August 1, 2011

Regents Daily News:
August 1, 2011

Freedom and Classical Christian Education, Part 2

Students go to a classical Christian  school and discipline themselves to submit to and obey their teachers and work and toil and labor precisely so that they will be no man’s slave.

Our children are receiving a classical education, and classically, down through the centuries, education has been understood to be a liberal education. It is study of the liberal arts. “Liberal” comes from the Latin word liber, which of course means “free.” And our children go to a “school” and are training to become “scholars” as they engage in “scholarship,” and those words come from the Greek word schole, which means “leisure.” That may sound strange to us, but there was a reason that in the ancient world a schole was a place of leisure.

A school is a place where scholars learn to make the best use of their leisure.  Students are those people who are truly free, and are learning how to live not as slaves, not as bondservants, but as free men and women who have been prepared for a life of freedom.

But free in what sense? What does it mean to be free and to live as free men and women? Does it mean that our children are being educated so that they can be free to do literally anything they want, however repulsive or noble? Is it so that they will be free from doing anything anyone tells them to do? Is that what freedom is?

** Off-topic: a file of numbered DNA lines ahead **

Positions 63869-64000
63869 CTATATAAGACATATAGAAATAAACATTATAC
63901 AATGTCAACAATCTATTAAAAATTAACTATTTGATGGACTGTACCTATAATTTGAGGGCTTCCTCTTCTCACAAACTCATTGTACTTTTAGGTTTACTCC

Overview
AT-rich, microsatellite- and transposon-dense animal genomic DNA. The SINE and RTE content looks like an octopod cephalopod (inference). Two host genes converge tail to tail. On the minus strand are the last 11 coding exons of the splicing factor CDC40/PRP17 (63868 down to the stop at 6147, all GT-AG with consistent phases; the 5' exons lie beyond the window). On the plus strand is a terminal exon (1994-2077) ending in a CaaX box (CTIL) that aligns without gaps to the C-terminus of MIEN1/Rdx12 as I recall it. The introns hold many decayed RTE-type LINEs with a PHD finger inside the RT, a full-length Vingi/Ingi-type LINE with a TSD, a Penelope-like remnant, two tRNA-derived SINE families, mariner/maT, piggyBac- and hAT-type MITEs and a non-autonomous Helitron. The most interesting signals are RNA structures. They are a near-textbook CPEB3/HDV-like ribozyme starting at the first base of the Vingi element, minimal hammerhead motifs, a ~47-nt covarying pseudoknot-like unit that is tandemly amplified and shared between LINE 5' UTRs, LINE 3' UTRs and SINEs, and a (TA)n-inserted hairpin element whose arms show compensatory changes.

In the ancient world not everyone received an education. Most people, including slaves, never went to school. Going to school, classically, was fitting not for a slave whose life was filled with the work he did at the command of his master, doing toilsome and merely necessary tasks like plowing the field or cleaning the floor or buying goods. But instead our children are being trained to think and understand so that they can live a good and rich life, so that they are free to do those things that they choose to do, and so that they will be trained to choose good things.

Our children are being given the privilege of an education so that they can be free men or women — not so that they are free to do anything they want but so that they are free to do whatever is right, worthy, and noble. Through their  education, God is preparing them to live in a free society, equipped and trained and disciplined and inclined toward the lovely and noble and good, so that they can do all that God would call them to for the good of others and for His Kingdom.

So their education fits them out not to be a slave but to be a truly free man or woman.

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